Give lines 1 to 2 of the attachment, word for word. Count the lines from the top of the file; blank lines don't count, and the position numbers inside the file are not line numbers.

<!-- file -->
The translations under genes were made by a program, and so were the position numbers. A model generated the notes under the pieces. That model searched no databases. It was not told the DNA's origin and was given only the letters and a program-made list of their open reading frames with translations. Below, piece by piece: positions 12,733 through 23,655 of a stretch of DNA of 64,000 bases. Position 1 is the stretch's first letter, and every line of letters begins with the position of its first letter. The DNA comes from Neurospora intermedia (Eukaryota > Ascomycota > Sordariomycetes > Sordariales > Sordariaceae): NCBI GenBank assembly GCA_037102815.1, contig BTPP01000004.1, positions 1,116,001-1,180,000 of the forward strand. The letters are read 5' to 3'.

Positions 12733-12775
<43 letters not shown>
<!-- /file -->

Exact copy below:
The translations under genes were made by a program, and so were the position numbers. A model generated the notes under the pieces. That model searched no databases. It was not told the DNA's origin and was given only the letters and a program-made list of their open reading frames with translations. Below, piece by piece: positions 12,733 through 23,655 of a stretch of DNA of 64,000 bases. Position 1 is the stretch's first letter, and every line of letters begins with the position of its first letter. The DNA comes from Neurospora intermedia (Eukaryota > Ascomycota > Sordariomycetes > Sordariales > Sordariaceae): NCBI GenBank assembly GCA_037102815.1, contig BTPP01000004.1, positions 1,116,001-1,180,000 of the forward strand. The letters are read 5' to 3'.

Positions 12733-12775